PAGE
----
Spanish Ruling on Abuse of Mortgages

26 November, 2019

MANY people have or have had their mortgage loan in Spain linked to an interest rate different to Euribor (which is the most common rate).

Until 2013 however, there were many loans known as IRPH DE BANCOS, or IRPH DE CAJAS DE AHORROS, which in reality were the average rate of mortgage loans for more than three years for the acquisition of real estate properties, granted by Banks or Cajas (Savings Banks).

Whilst these two types of loans have been removed from the market the one known as IRPH DE ENTIDADES (OF THE ENTITIES) still remains in effect.

The IRPH is an official index published by the Bank of Spain calculated using an average interest rate of mortgages loans made by Spanish banks.

Variable-rate mortgages using the IRPH rate went from 11.51% of all mortgages in 2004 to almost zero by 2018 (red line in chart above).

Variable-rate mortgages using Euribor have fallen to 60% of the market, whilst fixed-rate IRPH mortgages (blue line) have exploded to 40% in the last three years.

Whilst noting that lenders have alternatives to the IRPH index such as Euribor, Szpunar argued that its “mathematical calculation formula is complex and not very transparent for an average consumer.” Mortgages using IRPH work out more expensive for borrowers, paying an average of 25,000 euros more than those who took Euribor-linked loans, according to an estimate by the Association of Financial Users, or Asufin. So it’s easy to see why banks might want to sell IRPH mortgages to borrowers who are the least likely to understand them.

In certain periods of interest rate volatility, for instance 2005–2009; the IRPH rate can look less volatile, and therefore more attractive to risk-averse borrowers. But when base rates started to fall in 2012, and turned negative in 2016, the IRPH rate stayed stubbornly high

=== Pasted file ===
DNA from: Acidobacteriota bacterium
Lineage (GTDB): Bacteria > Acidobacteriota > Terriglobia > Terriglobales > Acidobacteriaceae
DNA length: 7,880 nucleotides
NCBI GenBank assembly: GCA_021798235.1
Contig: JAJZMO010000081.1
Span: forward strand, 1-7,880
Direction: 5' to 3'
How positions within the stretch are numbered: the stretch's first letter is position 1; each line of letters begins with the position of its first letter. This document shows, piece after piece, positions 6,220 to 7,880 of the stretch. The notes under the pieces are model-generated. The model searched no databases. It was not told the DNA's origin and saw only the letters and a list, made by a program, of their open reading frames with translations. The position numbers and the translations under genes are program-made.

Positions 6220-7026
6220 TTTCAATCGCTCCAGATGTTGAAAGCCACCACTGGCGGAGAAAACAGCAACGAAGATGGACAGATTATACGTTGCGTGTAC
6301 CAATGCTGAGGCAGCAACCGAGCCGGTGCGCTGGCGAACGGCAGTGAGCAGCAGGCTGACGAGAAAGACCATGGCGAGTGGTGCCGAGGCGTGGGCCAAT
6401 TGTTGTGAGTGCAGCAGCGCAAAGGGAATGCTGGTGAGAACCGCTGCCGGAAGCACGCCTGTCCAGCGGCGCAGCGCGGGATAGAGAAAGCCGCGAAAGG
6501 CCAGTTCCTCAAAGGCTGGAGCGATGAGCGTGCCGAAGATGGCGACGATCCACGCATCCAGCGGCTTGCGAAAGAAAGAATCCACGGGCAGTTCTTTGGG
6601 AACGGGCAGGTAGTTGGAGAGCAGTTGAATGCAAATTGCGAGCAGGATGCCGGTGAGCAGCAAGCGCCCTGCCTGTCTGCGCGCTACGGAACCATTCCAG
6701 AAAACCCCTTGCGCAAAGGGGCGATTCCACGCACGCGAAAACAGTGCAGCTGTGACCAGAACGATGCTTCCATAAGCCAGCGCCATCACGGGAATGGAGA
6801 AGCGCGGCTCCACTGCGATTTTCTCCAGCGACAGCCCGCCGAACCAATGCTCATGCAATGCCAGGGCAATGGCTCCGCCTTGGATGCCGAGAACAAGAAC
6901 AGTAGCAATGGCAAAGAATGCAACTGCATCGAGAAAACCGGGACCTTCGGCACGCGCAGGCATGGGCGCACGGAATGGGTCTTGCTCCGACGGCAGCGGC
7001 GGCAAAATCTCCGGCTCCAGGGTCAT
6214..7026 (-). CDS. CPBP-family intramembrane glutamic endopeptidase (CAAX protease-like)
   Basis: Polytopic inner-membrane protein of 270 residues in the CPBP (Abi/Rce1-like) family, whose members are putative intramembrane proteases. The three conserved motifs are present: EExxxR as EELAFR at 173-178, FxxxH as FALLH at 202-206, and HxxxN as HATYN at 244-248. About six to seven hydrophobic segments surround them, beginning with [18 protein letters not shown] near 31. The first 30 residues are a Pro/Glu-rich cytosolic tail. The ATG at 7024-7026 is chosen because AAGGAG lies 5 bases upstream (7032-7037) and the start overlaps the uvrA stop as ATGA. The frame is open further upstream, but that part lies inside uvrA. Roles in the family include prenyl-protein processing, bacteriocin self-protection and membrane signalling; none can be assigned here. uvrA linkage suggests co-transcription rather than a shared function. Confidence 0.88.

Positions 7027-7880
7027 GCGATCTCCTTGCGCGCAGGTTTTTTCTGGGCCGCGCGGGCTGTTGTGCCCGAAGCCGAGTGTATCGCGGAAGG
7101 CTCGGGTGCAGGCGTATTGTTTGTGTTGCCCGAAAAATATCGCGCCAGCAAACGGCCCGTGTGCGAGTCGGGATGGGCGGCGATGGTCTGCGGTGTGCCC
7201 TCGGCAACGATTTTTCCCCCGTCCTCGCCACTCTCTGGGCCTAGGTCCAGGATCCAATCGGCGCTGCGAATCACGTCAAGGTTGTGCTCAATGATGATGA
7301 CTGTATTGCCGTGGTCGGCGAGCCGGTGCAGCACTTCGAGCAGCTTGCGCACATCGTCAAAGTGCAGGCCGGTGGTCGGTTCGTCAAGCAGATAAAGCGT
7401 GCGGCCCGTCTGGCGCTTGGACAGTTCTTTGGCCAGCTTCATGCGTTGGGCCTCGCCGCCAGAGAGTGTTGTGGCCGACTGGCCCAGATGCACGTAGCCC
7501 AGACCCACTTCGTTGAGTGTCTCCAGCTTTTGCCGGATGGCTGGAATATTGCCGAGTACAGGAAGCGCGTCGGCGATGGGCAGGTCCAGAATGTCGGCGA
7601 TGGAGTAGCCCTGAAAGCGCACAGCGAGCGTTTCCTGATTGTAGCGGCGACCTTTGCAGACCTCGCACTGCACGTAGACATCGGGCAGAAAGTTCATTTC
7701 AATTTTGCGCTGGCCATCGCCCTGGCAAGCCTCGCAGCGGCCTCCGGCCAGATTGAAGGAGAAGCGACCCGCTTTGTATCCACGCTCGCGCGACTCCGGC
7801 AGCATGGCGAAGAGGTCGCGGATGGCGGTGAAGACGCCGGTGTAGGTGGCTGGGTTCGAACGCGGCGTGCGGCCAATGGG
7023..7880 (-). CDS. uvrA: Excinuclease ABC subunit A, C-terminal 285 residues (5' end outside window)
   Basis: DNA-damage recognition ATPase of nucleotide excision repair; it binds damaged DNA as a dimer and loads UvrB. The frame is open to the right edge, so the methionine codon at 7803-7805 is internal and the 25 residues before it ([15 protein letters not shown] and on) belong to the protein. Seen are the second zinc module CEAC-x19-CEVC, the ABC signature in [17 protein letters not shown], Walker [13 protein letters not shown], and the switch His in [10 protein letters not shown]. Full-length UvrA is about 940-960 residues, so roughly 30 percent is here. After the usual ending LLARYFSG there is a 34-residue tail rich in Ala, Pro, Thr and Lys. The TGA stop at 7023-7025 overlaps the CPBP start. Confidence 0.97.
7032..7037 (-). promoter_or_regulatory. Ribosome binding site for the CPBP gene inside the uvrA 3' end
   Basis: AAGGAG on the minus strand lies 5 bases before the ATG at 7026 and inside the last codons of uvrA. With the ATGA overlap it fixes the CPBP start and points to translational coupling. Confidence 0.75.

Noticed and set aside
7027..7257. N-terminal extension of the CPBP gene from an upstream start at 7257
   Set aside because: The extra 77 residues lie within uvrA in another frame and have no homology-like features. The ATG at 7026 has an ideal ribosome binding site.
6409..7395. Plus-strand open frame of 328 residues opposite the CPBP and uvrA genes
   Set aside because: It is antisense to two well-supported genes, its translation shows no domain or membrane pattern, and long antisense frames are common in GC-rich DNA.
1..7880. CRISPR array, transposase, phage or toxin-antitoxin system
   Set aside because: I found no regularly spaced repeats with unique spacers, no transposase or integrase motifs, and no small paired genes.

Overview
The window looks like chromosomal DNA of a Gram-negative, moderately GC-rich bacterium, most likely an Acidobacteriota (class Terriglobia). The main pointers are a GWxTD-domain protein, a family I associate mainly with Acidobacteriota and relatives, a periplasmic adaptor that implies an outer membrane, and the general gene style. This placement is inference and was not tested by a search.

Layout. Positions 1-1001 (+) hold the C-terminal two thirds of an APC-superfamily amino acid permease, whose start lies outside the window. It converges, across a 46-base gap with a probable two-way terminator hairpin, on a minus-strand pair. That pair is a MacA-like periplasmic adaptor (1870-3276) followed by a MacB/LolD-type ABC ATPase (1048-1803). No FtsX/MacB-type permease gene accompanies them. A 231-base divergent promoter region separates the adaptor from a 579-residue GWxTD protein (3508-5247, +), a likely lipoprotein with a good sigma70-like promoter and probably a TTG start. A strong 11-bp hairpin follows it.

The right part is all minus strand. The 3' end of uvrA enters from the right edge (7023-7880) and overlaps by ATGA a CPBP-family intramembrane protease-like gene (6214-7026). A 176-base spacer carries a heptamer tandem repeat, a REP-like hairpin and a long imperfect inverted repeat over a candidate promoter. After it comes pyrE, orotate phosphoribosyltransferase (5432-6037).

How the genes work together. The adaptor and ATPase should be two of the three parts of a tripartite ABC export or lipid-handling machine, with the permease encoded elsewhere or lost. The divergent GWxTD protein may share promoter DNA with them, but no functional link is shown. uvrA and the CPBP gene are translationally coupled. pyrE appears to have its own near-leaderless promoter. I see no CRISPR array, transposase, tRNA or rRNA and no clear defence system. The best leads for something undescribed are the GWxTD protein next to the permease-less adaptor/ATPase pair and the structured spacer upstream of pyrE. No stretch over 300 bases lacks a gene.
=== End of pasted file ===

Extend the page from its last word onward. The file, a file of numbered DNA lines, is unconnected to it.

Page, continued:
If you have or had a loan in Spain of this type, it is very possible that you can have it nullified for the following reasons:

1- IRPH official index for reason of clarity. Although it is true that the IRPH as well as the EURIBOR and other interest rates are part of the official index, published by the Bank of Spain, the way in which it is calculated is obscure and there are more than reasonable questions about the possibility of the banks themselves influencing its calculation.

2- IRPH and transparency control. Although mortgage loans linked to the IRPH are clear in the terms of their wording, it is questionable whether they are transparent, in as much as whether the Consumer at the time of signing was able to understand the implications and legal, economic and financial consequences of it, especially in comparison with those linked to the Euribor. That is to say, whether the Banking entities, when selling the mortgages referenced to IRPH and not to the EURIBOR, informed their customers that the IRPH was traditionally higher than the Euribor and therefore in principle less advantageous for such clients.

3- IRPH and the current situation. Now Maciej Szpunar, First Advocate General at the European Court of Justice, has said judges can decide if any mis-selling went on, adding that just because a rate is official doesn't mean that it is transparent, as banks had claimed. A binding verdict is due in 2020 from a case currently in the Court of Justice.

Finally…Due to the possible influence of the lenders in setting the IRPH which could have been to the detriment of the consumers and also, in relation to the possible lack of clarity of the loans linked to the IRPH, it could now be possible to make a claim against your Bank in relation to this matter.

tel. +34 952927833 or email

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